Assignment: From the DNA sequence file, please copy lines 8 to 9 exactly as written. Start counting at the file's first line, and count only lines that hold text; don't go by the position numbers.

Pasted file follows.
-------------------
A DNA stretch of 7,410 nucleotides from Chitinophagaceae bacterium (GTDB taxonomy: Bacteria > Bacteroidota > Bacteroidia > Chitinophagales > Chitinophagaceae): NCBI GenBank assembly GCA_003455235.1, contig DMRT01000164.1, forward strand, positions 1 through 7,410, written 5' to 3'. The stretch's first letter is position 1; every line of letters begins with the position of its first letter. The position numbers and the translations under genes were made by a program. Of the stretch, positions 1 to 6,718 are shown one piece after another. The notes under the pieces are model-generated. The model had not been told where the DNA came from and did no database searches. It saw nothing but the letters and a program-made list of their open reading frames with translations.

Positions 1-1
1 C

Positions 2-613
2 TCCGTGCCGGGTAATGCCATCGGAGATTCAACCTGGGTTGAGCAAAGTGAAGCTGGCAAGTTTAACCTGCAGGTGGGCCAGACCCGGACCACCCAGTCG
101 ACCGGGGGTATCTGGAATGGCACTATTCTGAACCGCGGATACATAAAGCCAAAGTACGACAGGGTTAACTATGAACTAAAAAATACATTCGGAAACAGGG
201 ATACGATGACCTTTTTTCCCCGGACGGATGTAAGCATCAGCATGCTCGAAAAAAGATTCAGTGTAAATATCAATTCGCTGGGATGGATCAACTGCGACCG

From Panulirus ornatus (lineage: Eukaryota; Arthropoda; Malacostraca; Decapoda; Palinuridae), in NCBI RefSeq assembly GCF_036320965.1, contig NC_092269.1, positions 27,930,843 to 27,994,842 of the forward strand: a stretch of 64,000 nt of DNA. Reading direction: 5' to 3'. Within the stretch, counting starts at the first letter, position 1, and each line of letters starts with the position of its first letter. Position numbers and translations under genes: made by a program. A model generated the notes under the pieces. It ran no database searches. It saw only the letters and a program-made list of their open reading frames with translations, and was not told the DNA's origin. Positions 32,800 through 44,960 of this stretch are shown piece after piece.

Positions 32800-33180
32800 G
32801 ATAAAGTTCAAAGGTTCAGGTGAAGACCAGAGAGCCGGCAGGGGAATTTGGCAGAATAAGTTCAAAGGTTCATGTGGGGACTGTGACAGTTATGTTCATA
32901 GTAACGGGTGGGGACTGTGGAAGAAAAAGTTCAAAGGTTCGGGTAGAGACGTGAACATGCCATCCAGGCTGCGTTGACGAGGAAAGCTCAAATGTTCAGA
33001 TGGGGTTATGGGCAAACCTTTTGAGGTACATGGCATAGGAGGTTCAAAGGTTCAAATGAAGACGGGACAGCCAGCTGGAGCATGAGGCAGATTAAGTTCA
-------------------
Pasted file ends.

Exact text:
From Panulirus ornatus (lineage: Eukaryota; Arthropoda; Malacostraca; Decapoda; Palinuridae), in NCBI RefSeq assembly GCF_036320965.1, contig NC_092269.1, positions 27,930,843 to 27,994,842 of the forward strand: a stretch of 64,000 nt of DNA. Reading direction: 5' to 3'. Within the stretch, counting starts at the first letter, position 1, and each line of letters starts with the position of its first letter. Position numbers and translations under genes: made by a program. A model generated the notes under the pieces. It ran no database searches. It saw only the letters and a program-made list of their open reading frames with translations, and was not told the DNA's origin. Positions 32,800 through 44,960 of this stretch are shown piece after piece.

Positions 32800-33180